Arroyo, Sernovitz honored with proclamations at Cherry Hill Township council meeting

Pair of Camden County MLK Freedom Medal winners feted with days in their honor

Township residents Rosy Arroyo and Rabbi Larry Sernovitz, two of three Cherry Hill citizens who were awarded the Camden County Martin Luther King, Jr. Freedom Medal last month, were honored with proclamations during the latest township council meeting on Feb. 11.

Mayor Chuck Cahn presented Arroyo and Sernovitz with framed copies of the proclamation, which declared Feb. 13 “Rosy Arroyo Day” and Feb. 14 “Rabbi Larry Sernovitz Day” in the township.

In 2015, Arroyo — whose academic path took her to places such as southern Mexico, Northern Ireland and Hungary — became the co-chair of the New Jersey Association of County Youth Service Commissions. That same year, she also supported implementation of the Juvenile Justice Family Partnership Program, developing a peer-parent support network for parents of justice-involved youth in Camden County that has served more than 250 parents.

She has additionally developed efforts to reduce youth arrests, partnering with Camden County, the juvenile unit of the prosecutor’s office, and six police districts to focus on reducing the amount of disproportionate minority contact with the juvenile justice system.

Arroyo’s most recent social awareness activities include comprehensive immigration discussions with local and national Latinx communities, and developing a youth summit focused on unity, respect, and equity. She also ran for a spot on the school board this past November, intending to bring a diversity of perspective to academic policy matters.

I am extremely honored to have been recognized by the Cherry Hill Township Council and its members. My team has been working tirelessly for the youth of our community and to make sure that they have access to every possible opportunity in life, but we still have so much left to do,” Arroyo said. “I will always be thankful for the opportunity to serve the people of Camden County and of Cherry Hill, and to get to advance a mission that I believe in.”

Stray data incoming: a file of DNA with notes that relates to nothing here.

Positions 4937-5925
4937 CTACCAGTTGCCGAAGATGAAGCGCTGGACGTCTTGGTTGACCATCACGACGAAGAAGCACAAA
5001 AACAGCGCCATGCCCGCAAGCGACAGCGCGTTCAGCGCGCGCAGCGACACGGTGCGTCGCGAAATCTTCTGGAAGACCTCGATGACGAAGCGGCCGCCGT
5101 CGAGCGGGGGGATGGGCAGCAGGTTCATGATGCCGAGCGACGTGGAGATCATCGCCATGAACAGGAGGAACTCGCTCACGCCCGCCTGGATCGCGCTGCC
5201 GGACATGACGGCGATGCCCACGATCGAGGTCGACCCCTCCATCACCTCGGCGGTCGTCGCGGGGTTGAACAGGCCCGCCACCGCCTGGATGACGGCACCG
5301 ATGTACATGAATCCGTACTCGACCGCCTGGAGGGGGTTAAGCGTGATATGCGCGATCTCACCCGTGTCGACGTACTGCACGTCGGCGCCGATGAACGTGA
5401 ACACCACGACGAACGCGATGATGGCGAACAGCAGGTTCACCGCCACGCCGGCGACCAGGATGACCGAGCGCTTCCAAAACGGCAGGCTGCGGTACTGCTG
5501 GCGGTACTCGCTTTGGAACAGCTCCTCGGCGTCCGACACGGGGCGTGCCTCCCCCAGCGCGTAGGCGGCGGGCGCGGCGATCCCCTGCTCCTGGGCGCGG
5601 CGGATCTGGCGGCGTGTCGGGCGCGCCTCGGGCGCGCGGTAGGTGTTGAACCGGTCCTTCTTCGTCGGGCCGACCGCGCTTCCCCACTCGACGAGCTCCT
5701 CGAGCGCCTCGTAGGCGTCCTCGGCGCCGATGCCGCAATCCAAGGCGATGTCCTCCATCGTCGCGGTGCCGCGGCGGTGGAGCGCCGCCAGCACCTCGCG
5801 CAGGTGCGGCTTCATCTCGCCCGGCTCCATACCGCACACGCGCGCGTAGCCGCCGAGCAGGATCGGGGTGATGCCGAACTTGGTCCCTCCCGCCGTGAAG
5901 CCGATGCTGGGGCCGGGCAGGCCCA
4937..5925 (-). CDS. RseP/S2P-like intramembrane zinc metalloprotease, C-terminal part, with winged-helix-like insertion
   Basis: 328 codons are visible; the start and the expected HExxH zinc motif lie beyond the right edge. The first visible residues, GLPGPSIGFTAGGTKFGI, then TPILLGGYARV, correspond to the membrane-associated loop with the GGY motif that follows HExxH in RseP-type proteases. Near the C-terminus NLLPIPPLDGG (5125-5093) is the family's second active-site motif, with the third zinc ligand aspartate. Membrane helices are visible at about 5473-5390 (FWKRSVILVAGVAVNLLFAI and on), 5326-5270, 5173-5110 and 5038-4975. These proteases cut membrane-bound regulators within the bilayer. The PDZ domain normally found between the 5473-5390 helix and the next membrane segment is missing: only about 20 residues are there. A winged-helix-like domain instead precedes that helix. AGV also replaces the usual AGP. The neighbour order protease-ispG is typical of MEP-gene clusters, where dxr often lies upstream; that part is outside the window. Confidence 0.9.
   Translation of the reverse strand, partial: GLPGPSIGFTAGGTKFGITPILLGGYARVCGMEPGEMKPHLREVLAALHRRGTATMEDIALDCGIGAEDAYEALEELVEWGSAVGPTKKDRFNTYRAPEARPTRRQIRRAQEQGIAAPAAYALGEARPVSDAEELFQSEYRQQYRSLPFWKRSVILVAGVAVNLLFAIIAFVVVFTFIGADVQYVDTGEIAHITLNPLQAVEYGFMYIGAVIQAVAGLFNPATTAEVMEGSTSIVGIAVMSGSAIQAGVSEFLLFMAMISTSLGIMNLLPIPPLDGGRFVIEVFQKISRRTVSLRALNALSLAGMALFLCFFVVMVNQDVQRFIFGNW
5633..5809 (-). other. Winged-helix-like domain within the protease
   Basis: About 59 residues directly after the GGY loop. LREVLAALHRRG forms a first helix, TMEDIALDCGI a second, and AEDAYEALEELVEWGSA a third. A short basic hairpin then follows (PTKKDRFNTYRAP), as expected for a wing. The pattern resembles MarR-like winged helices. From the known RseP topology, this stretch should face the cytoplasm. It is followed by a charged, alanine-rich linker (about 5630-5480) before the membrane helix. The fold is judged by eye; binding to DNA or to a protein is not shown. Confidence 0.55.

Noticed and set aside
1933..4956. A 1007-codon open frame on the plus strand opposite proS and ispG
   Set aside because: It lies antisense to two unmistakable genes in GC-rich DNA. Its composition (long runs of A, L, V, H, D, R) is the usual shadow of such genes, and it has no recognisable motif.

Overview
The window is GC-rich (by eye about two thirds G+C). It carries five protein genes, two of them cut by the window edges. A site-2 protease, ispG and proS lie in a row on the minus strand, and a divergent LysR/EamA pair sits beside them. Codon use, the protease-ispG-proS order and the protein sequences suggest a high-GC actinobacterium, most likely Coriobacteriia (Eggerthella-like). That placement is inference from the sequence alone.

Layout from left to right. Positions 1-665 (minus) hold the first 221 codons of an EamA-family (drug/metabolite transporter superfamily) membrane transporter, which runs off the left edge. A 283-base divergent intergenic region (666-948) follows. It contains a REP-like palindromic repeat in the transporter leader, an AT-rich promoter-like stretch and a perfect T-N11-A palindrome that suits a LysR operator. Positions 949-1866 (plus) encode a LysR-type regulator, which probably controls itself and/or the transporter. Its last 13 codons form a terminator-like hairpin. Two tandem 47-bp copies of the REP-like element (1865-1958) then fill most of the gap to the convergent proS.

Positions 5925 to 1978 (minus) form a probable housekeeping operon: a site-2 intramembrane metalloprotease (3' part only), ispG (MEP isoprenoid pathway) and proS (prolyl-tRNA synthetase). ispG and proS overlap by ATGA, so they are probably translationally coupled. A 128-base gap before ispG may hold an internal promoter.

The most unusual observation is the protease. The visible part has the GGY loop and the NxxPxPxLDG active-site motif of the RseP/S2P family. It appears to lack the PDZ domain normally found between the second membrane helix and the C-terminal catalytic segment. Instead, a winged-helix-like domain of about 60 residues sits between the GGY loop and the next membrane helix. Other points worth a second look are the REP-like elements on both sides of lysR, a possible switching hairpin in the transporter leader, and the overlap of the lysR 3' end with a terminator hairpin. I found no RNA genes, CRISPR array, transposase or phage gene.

Sernovitz is the founder of the Nafshenu community in Cherry Hill. He focuses on areas in his rabbinate that include education, interfaith matters, prayer and spirituality. Founded two years ago, the community was created specifically to address unaffiliated congregations. It is a spiritual and musical endeavor, centered in the rabbinic mindset of social justice.

Following the Pittsburgh synagogue shooting in late October, he worked with the Camden County freeholders to organize a vigil at the Boathouse, where more than 300 people from all parts of the county came out to not just support the Jewish community, but stand for humanity.

“I was honored and appreciative to receive the proclamation from my home township, Cherry Hill, last night by Mayor Cahn and Town Council. I am inspired, and continue to be inspired, by the work that is being done to make our community one that is welcoming and that honors diversity and equality for all,” Sernovitz said. “There is much work to do in our world and when we make a difference in even just one life, we can change the world. This is my calling and the basis of my work.”

In more practical matters, council unanimously passed a measure to amend an ordinance that relates to boards, commissions and agencies.

The amendment allowed for the creation of a Board of Recreation Commissioners, whose number of members will be increased from three to five and whose appointments will be staggered, and the Board will serve in an advisory capacity to the Recreation Department in financial matters related to enrichment programs.

Councilman Brian Bauerle expressed his eagerness to pass the amendment upon its first reading at the previous council session on Jan. 28. An ordinance to increase the number of people on the recreation commission from three to five was passed on first reading by a 7–0 vote at that meeting.

The newly-amended ordinance is expected to take effect 20 days after final passage and publication, as required by law.

In other news:

  • Council President David Fleisher and Councilwoman Melinda Kane did not attend due to schedule conflicts.
  • Two members of Boy Scout Troop 252, Ryan Cherfane and Ryan Burnham, led those in attendance in recitation of the Pledge of Allegiance.
  • Council additionally passed a resolution paying bills in the amount of $52,324,610.39, of which $18,251,859.49 will go toward county taxes.